Figure 11. The ice/gas phase boundary predicted by the model (DT ice is shown in red).

Figure 12. Unwrapped image of the model prediction of ice thickness overlaid on actual ice thickness; the fill tube is located at ${\sim}50^{\circ }$ .

Figure 13. Unwrapped image of the model prediction of ice thickness for three different fill-tube cross-sections with a GDP shell having a thermal conductivity of $0.05~\text{W}~\text{m}^{-1}~\text{K}^{-1}$ .

Three critical design parameters affecting ice-layer uniformity are (1) the fill tube’s size, (2) the target shell’s thermal conductivity, and (3) the fill tube’s thermal conductivity. The decay heat from the target is conducted (radially) away from the target shell. Nonuniformities in this conduction path distort the isotherms, resulting in ice-thickness nonuniformity. If the isotherms were perfectly concentric about the target shell, the ice thickness would be uniform. The thermal conductivity of borosilicate glass is ${\sim}6\times$ higher than helium, causing a cold spot near the fill tube that results in locally thicker ice. Minimizing the borosilicate glass cross-sectional area or its thermal conductivity will minimize this effect. Less obvious is the effect of shell conductivity on ice-thickness uniformity. The fill tube causes temperature variations in the $\unicode[STIX]{x1D703}$ direction in the axisymmetric model, resulting in nonconcentric isotherms. When the shell has high thermal conductivity, it ‘short circuits’ the $\unicode[STIX]{x1D703}$ temperature variations, resulting in more-concentric isotherms.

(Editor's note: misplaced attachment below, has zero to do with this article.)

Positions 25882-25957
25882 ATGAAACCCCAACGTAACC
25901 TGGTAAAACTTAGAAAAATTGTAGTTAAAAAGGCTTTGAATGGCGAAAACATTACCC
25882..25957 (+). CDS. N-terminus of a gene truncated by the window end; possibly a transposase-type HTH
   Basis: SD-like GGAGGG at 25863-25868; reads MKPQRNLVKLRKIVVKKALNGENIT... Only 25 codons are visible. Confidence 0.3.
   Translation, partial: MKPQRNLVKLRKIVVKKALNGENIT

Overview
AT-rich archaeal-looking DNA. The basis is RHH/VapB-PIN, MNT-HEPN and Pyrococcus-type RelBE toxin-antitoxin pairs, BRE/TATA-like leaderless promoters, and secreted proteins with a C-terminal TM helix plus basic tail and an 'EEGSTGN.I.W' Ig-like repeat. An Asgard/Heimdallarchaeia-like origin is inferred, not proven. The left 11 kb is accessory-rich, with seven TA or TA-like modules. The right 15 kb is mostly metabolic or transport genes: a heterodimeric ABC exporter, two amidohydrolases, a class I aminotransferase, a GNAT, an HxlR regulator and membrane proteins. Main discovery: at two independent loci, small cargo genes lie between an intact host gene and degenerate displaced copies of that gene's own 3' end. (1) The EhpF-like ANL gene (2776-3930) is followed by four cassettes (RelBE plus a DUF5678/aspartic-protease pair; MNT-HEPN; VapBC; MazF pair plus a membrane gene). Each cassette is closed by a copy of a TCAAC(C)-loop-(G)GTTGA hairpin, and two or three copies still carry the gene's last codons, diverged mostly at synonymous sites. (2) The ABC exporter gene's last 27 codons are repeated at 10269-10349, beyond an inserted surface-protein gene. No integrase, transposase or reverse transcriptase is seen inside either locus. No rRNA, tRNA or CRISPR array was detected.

Here we use the model to quantify the effect of alternate target designs on ice-layer nonuniformities near the fill tube. First we investigate the effect of a fill tube’s cross-sectional area on the ice-thickness uniformity near the fill tube. The effect of borosilicate fill-tube size on ice-thickness uniformity with a GDP (low thermal conductivity of $0.05~\text{W}~\text{m}^{-1}~\text{K}^{-1}$ ) shell is shown in Figure 13. The fill-tube size has a significant effect on variations in ice-layer thickness near the fill tube. The variation decreases from ${\sim}30\%$ for the 30- $\unicode[STIX]{x03BC}$ m-OD fill tube to ${\sim}10\%$ for the 10- $\unicode[STIX]{x03BC}$ m-OD fill tube.

The effect of the shell’s thermal conductivity for a 20- $\unicode[STIX]{x03BC}$ m-OD, 10- $\unicode[STIX]{x03BC}$ m-ID borosilicate fill tube with $20~\unicode[STIX]{x03BC}\text{m}$ of penetration into the shell is shown in Figure 14. The shell’s thermal conductivity has a significant effect on variations in ice-layer thickness near the fill tube. (Bulk beryllium at ${\sim}20$  K has a thermal conductivity of ${\sim}59~\text{W}~\text{m}^{-1}~\text{K}^{-1}$ and was chosen as the upper limit.)